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45) The outdoor air temperature was below 65 degrees Fahrenheit during the inspection. Air conditioning systems can be damaged if operated during such low temperatures. Because of this, the inspector was unable to operate and fully evaluate the cooling system.

Water Heater
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Limitations: Evaluation of and determining the adequacy or completeness of the following items are not included in this inspection: water recirculation pumps; solar water heating systems; Energy Smart or energy saver controls; catch pan drains. Any comments made regarding these items are as a courtesy only. Note that the inspector does not provide an estimate of remaining life on water heaters, does not determine if water heaters are appropriately sized, or perform any evaluations that require a pilot light to be lit or a shut-off valve to be operated.
Condition of water heater: Appeared serviceable
Type: Tank
Energy source: Electricity
Estimated age: >5 years
Capacity (in gallons): 50
Temperature-pressure relief valve installed: Yes
Location of water heater: Basement

46) The insulated jacket was missing and should be replaced.

Electric
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Limitations: The following items are not included in this inspection: generator systems, transfer switches, surge suppressors, inaccessible or concealed wiring; underground utilities and systems; low-voltage lighting or lighting on timers or sensors. Any comments made regarding these items are as a courtesy only. Note that the inspector does not determine the adequacy of grounding or bonding, if this system has an adequate capacity for the client's specific or anticipated needs, or if this system has any reserve capacity for additions or expansion. The inspector does not operate circuit breakers as part of the inspection, and does not install or change light bulbs. The inspector does not evaluate every wall switch or receptacle, but instead tests a representative number of them per various standards of practice. When furnishings, stored items or child-protective caps are present some receptacles are usually inaccessible and are not tested; these are excluded from this inspection. Receptacles that are not of standard 110 volt configuration, including 240-volt dryer receptacles, are not tested and are excluded. The functionality of, power source for and placement of smoke and carbon monoxide alarms is not determined as part of this inspection. Upon taking occupancy, proper operating and placement of smoke and carbon monoxide alarms should be verified and batteries should be changed. These devices have a limited lifespan and should be replaced every 10 years. The inspector attempts to locate and evaluate all main and sub-panels. However, panels are often concealed. If panels are found after the inspection, a qualified electrician should evaluate and repair if necessary. The inspector attempts to determine the overall electrical service size, but such estimates are not guaranteed because the overall capacity may be diminished by lesser-rated components in the system. Any repairs recommended should be made by a licensed electrician.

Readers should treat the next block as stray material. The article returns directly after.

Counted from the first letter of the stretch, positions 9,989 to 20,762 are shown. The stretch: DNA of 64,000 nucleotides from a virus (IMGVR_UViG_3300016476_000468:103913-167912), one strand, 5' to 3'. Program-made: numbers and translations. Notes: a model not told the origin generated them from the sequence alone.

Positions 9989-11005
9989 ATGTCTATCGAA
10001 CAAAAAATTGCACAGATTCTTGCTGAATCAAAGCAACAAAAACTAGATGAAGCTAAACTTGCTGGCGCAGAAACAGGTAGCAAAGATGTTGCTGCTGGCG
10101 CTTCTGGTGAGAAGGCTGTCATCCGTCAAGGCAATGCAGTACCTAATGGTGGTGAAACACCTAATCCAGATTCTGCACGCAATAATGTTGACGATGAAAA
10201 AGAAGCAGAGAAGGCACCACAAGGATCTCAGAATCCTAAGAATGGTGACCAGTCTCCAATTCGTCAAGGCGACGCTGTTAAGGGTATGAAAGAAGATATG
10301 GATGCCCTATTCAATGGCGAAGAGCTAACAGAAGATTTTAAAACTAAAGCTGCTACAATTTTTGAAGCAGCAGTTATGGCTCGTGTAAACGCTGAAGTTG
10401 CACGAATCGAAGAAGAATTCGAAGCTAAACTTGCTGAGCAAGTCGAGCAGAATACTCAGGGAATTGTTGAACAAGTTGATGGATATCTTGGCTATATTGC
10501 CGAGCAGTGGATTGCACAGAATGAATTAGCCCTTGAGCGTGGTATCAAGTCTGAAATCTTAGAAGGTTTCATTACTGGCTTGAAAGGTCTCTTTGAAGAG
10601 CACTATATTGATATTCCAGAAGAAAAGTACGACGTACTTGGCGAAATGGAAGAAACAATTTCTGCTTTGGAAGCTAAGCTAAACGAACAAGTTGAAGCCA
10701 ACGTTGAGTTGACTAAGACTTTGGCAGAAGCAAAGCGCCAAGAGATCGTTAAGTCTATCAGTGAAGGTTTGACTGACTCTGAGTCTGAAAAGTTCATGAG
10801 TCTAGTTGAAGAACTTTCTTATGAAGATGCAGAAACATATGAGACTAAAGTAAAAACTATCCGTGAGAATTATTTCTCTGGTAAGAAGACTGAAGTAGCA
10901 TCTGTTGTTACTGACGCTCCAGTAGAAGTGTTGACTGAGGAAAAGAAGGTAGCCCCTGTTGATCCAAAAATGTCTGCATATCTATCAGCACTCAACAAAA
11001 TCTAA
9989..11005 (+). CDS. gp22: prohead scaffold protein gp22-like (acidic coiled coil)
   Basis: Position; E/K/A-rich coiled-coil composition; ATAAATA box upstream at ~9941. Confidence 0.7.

Electric service condition: Required repair, replacement and/or evaluation (see comments below)
Primary service type: Overhead
Number of service conductors: 3
Service voltage (volts): 120-240
Estimated service amperage: 100
Primary service overload protection type: Circuit breakers
Service entrance conductor material: Stranded aluminum
Main disconnect rating (amps): 100
System ground: Not determined, not readily apparent
Condition of main service panel: Appeared serviceable
Location of main service panel #A: Basement
Location of other panels: Behind dryer unable to inspect due to location.
Location of main disconnect: Breaker at top of main service panel
Condition of branch circuit wiring: Required repair, replacement and/or evaluation (see comments below)
Branch circuit wiring type: Non-metallic sheathed, Knob and tube, Aluminum multi-strand
Solid strand aluminum branch circuit wiring present: Yes
Ground fault circuit interrupter (GFCI) protection present: No
Arc fault circuit interrupter (AFCI) protection present: No

47) Due to the overall condition of the electrical branch wiring and inadequate safety devices, I recommend that a licensed electrician fully evaluates and updates all necessary repairs prior to anyone moving into this home. All mentioned conditions poses immediate safety and fire hazards!
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48) One or more electric receptacles at the kitchen, bathroom(s), laundry area, exterior and/or basement had no visible ground fault circuit interrupter (GFCI) protection, or the inspector was unable to determine if GFCI protection was present. If not GFCI-protected, receptacles in wet areas pose a shock hazard. Recommend that a qualified electrician evaluate and install GFCI protection if necessary and per standard building practices.


Note: GFCI codes are newer than the built year of home. However, it's a fairly inexpensive fix and strongly recommended with upgrades!


General guidelines for GFCI-protected receptacles include the following locations:
  • Outdoors (since 1973)
  • Bathrooms (since 1975)
  • Garages (since 1978)
  • Kitchens (since 1987)
  • Crawl spaces and unfinished basements (since 1990)
  • Wet bar sinks (since 1993)
  • Laundry and utility sinks (since 2005)
For more information, visit:
http://www.reporthost.com/?GFCI